As the Rajasthan political drama gets murkier by the day, it raises fundamental questions about political morality, constitutional propriety and functioning of the democracy itself in a country that takes pride in its democratic ethos. The ugly power play has brought all the wings under intense scrutiny. None of the dramatis personae in the unfolding sordid drama can claim any moral high ground as they are all guilty of vitiating the atmosphere. The conduct of Governor Kalraj Mishra has been the most deplorable, lending credence to the argument that the institution of Raj Bhavan has become a tool in the hands of political masters at the Centre. His repeated refusal to act on the Ashok Gehlot cabinet’s advice to convene the Assembly session was a clear violation of constitutional provisions and the Supreme Court’s rulings in the past. When he finally agreed to summon the session, it came with a rider that the government should give a 21-day notice to the legislators. This will only prolong the ordeal and encourage horse-trading. Earlier, Speaker CP Joshi withdrew his petition in the Supreme Court, challenging the High Court’s refusal to initiate disqualification proceedings against rebel leader Sachin Pilot and 18 MLAs supporting him. The move was aimed at outmanoeuvring the Governor, who had earlier cited the court case for not clearing the Assembly session request. The Rajasthan crisis highlights an undeniable fact that there is a crisis of faith on all sides, leading to bad blood. The credibility of every player has come into question.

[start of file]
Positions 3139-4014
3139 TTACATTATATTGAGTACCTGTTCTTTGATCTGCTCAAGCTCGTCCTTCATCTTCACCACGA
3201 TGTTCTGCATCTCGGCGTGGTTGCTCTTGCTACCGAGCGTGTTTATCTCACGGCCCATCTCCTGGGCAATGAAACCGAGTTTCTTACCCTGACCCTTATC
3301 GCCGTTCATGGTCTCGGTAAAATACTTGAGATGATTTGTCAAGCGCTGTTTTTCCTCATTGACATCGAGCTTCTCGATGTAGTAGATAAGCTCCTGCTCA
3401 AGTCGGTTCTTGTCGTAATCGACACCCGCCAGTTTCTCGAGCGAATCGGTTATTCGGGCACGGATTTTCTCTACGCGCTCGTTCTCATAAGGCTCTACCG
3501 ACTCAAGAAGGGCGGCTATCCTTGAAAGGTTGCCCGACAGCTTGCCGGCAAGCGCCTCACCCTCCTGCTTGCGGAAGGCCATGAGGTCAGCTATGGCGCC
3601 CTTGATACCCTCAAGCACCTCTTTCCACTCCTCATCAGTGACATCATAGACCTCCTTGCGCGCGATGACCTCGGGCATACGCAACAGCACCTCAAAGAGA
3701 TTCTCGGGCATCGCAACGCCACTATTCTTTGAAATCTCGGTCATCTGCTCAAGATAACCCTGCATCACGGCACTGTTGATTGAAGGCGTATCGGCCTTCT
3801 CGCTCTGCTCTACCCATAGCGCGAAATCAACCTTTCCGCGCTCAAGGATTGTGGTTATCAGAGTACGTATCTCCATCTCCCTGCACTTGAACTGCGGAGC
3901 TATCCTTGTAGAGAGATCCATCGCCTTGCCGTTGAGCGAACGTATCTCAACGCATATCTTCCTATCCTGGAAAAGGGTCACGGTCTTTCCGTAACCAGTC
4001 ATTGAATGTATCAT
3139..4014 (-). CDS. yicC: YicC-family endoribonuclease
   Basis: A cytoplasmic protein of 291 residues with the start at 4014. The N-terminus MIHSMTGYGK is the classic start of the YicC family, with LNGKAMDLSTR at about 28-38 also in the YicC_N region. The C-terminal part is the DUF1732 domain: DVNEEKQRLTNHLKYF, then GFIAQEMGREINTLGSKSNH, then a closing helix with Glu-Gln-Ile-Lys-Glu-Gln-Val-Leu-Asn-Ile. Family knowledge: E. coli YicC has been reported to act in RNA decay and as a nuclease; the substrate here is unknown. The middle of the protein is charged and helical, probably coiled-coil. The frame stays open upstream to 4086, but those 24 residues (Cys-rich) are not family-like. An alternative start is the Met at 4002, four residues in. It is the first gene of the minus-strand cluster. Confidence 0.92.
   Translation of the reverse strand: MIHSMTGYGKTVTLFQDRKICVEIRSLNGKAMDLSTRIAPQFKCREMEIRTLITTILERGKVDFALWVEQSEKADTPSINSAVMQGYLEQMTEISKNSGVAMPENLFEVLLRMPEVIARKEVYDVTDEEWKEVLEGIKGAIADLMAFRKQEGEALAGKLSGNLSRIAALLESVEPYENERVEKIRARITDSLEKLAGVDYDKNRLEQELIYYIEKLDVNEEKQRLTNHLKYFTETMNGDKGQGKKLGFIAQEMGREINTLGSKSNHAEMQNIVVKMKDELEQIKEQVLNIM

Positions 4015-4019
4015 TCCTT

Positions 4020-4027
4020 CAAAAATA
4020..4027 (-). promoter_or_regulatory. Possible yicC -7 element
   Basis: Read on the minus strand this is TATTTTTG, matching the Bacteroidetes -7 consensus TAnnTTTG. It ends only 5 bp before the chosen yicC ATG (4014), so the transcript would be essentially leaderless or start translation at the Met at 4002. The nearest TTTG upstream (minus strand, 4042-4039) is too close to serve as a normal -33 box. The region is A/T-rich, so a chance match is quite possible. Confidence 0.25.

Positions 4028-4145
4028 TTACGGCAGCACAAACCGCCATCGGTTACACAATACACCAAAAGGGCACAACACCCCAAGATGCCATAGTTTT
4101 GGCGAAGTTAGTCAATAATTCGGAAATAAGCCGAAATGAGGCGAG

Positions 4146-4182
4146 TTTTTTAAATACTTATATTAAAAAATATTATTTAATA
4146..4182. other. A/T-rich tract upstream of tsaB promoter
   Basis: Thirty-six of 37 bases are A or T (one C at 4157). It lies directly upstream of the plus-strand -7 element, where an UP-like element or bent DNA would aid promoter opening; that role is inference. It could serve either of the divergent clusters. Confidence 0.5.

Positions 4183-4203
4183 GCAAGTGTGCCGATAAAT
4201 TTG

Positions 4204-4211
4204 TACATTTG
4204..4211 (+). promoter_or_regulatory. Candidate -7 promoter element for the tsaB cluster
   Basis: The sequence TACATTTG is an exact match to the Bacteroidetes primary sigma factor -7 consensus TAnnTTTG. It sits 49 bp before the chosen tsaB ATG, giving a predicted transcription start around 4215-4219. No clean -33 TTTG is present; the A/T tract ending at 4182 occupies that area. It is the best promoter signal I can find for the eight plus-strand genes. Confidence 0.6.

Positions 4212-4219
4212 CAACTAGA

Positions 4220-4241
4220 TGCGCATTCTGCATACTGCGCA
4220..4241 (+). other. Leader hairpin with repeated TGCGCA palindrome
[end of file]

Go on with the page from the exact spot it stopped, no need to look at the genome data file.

The Chief Minister tried to crush internal rebellion through bizarre acts of high handedness like slapping a sedition notice on his own deputy which triggered the present crisis. On its part, the Pilot camp has taken recourse to an unedifying cloak-and-dagger resort politics and was also seen hobnobbing with the feelers from the BJP. By sitting on the Chief Minister’s demand for a floor test — the most transparent way of settling the issue of who enjoys the majority, the Governor has exposed himself to the charges of partisanship. The people of the State were treated to an unseemly spectacle of the Chief Minister and his loyalist legislators hitting the streets and protesting against the actions of the Governor. Such a confrontation severely dents the image of the constitutional functionaries and makes a mockery of the democratic values. Former Madhya Pradesh Governor Lalji Tandon was involved in a similar spat when the Congress government led by Kamal Nath was toppled in March, paving the way for the BJP to capture power. The Rajasthan high court’s order staying the disqualification proceedings against the 19 MLAs by the Speaker has also come under scrutiny.